Reuniting Altman with his M*A*S*H* and Long Goodbye (1973) star Elliott Gould and, unusually, marking a collaboration with soap TV producers Aaron Spelling and Leonard Goldberg, California Split is not a favorite Altman of mine. The actors' director liked to tackle genres and subjects he had little to no knowledge of, like the country music world in Nashville and ballet dancers in The Company (2003), though the subsequent films never end up being about their proposed subject. Here he takes on competitive poker playing and, true to form, it's really about male bonding while living on the edge. Gould and George Segal play Charlie and Bill, two card sharks who become chummy after running into each other at a gambling club, where they both are cheating their fellow players. They're tossed in jail and bailed out by Charlie's pals, a pair of goofy hookers named Barbara and Susan. Bill indulges in a bit of hero worship of Charlie, driving him into debt until the pair decide to join forces and trek to Reno for one last big win at a national poker competition.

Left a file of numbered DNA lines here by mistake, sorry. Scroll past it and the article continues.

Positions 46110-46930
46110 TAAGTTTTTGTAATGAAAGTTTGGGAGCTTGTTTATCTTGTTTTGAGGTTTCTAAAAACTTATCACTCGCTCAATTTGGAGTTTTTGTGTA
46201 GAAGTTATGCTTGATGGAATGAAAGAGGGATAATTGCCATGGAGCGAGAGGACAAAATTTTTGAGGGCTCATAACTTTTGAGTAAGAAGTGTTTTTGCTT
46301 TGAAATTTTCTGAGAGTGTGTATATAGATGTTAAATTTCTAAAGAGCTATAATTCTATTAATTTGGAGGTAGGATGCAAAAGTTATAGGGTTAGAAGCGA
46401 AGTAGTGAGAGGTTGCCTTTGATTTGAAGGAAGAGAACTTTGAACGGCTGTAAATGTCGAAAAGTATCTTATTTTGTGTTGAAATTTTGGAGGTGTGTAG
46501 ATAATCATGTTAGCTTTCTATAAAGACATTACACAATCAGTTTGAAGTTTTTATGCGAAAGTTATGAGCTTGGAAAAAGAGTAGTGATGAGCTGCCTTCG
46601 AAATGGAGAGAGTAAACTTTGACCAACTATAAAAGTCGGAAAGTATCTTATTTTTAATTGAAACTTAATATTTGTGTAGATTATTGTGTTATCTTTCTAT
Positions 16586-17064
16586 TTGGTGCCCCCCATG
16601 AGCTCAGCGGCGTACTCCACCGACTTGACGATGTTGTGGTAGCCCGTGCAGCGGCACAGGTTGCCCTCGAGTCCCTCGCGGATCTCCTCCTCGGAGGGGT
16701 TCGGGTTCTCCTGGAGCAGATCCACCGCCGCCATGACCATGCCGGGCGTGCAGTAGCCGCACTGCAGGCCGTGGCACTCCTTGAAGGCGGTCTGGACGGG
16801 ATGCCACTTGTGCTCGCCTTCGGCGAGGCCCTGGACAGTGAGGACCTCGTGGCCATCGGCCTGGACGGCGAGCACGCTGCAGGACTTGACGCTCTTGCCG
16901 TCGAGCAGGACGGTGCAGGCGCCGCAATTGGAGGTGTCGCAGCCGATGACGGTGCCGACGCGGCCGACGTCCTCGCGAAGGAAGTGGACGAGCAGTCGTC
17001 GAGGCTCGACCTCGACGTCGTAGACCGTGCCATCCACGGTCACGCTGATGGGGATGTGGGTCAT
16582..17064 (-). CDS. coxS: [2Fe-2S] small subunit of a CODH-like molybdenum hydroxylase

The lack of narrative has never deterred me from liking an Altman film, or any film, before, but it helps when such a film has compelling characters. There is nothing remotely interesting about Charlie or Bill, and their female counterparts are poorly underwritten. Altman's style of overlapping dialogue is rendered irritating beyond belief when it serves no purpose, uttered by cartoonish characters. Of course, this being Altman, the cast is terrific. In addition to Gould and Segal, you also get two pre-Nashville cast members (Gwen Welles and Jeff Goldblum), Paula Prentiss' tragic sister Ann in her best role, Barbara Colby as Bill's receptionist, a year before her tragic murder while shooting the TV series "Phyllis", loudmouthed redhead character actress Mickey Fox (Caged Heat) in the opening poker sequence, and character actor Tom Signorelli (Alice, Sweet Alice). All in all, though, a pretty stinky blemish on Altman's resume.